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The Business Case for Storage Networks

  • Sample Chapter is provided courtesy of Cisco Press.
  • Date: Nov 18, 2004.

Chapter Description

This chapter covers the copious non-technical reasons for preferring storage networks, from the legal implications of Sarbanes-Oxley to the economy of scale created by their usage. Discover the other advantages storage networks could provide to your business within.

The Impact of Competition on IT

As previously seen, a number of industry trends and current events have helped to shape IT spending over the last three years. The worldwide storage market (which includes sales of disk, software, and storage-related services) now constitutes more than $40 billion of business and, despite the commoditization of disk storage, showed signs of recovery in 2003. Table 1-5 highlights recent increases in revenues for storage software and services.

Table 1-5 Worldwide Storage Software and Services Market ($M), 1999–2003 (Source: IDC, 2004)18

Worldwide Storage Software and Services Market ($M), 1999-2003







Storage Software






Storage Services






While disk sales notched a nearly four percent increase in 2003 (see Table 1-2), sales of storage software and services were more robust. Sales of storage software in 2003 increased nearly 16 percent over 2002, whereas sales of storage services increased more than 10 percent over the previous year.

As worldwide server revenues indicate, after two consecutive years of double-digit declines, server sales also experienced a slight uptick of 3 percent in 2003 (see Table 1-4).

Recent increases in IT spending are now driven by companies seeking both a competitive edge in the marketplace and compliance with new laws and regulations stemming from current events.

Despite the lack of a clear correlation between IT spending and profitability, increased competition in every sector forces companies to continue to seek ways to use IT to create a competitive advantage. The advantage of IT, as envisioned during the dot-com era, no longer exists. IT is now correctly seen as the framework around which solid business strategies are built.

These strategies are executed primarily through one or more of these four tactics:

  • Electronic commerce

  • Enterprise resource planning (ERP)

  • Supply chain management (SCM)

  • Customer relationship management (CRM)

Each of these solutions requires significant investment in storage infrastructure, server resources, and disaster-recovery capabilities.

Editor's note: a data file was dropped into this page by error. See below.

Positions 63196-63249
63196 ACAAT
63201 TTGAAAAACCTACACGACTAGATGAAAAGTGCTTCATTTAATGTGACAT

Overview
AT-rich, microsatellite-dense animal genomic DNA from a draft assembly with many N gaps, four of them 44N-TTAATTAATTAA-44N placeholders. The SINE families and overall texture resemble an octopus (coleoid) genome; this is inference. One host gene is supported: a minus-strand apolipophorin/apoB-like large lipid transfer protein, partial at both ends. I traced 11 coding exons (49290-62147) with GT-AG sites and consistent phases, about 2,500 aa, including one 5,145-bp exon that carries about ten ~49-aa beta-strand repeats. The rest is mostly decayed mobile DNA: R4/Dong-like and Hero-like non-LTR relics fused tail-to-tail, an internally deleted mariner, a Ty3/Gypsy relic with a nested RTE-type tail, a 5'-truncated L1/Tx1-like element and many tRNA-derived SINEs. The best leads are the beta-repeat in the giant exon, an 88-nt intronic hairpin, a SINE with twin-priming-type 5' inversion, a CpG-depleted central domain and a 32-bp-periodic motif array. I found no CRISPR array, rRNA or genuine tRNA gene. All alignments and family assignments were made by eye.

Electronic commerce has profoundly changed the face of the retail industry. Many traditional brick-and-mortar businesses are now "brick-and-click" businesses that require around-the-clock availability. These environments demand high performance servers and terabytes of storage to house logs for millions of website hits and queries.

In August of 2003, The Economics and Statistics Administration of the U.S. Census Bureau announced an uptick in e-commerce retail spending of 27.8 percent over the previous year. These figures indicate a 214 percent increase in e-commerce retail sales since the fourth quarter of 1999.19 Similarly, figures for the first quarter of 2004 showed an increase of 28.1 percent over the first quarter of 2003.20

Although consumer retail e-commerce is growing, the overwhelming majority of e-commerce transactions are still between businesses. According to data from the U.S. Census Bureau, 93.3 percent of e-commerce sales in 2001 and 93.9 percent in 2000 were business-to-business (B-to-B) transactions. This percentage, however, reflects only 7.3 percent of all traditional B-to-B and business-to-customer (B-to-C) shipments and revenues (or only $1,066 billion out of $14,572 billion) in the United States. 21 These statistics indicate there is still significant room for growth in e-commerce markets.

Similar to e-commerce environments, ERP applications (which often connect to complex e-commerce infrastructures) demand high performance and high availability, as well as replication capabilities. In addition to increased requirements for enterprise class storage, these environments also need massive amounts of storage for the frequent migration and redeployment of application code-trees.

SCM and CRM environments—although extremely different from each other in terms of business functions—have similar high availability requirements and strict performance specifications. As electronic commerce continues to show steady growth, demand planning and call-center capabilities, along with other SCM and CRM functions, become more important. Manufacturing and sales support functions, therefore, now have availability requirements comparable to those of ERP and e-commerce systems.

In addition, the discussion of the business application of IT is incomplete without some mention of email, the foundation of business communication in the 21st century. Although most emails are relatively small in size, the inclusion of attachments in emails greatly increases the burden on backup and storage environments. Regulatory trends and recent legislation dictate the lengthening of email retention policies, which in turn increases the TCO for storage.

Finally, a surge in demand for business process management (BPM) software and ERP software add-ons designed to simplify the process of compliance with complex regulations indicates businesses are coming to terms with compliance with new legislation.

5. The Impact of Legislation on IT | Next Section Previous Section

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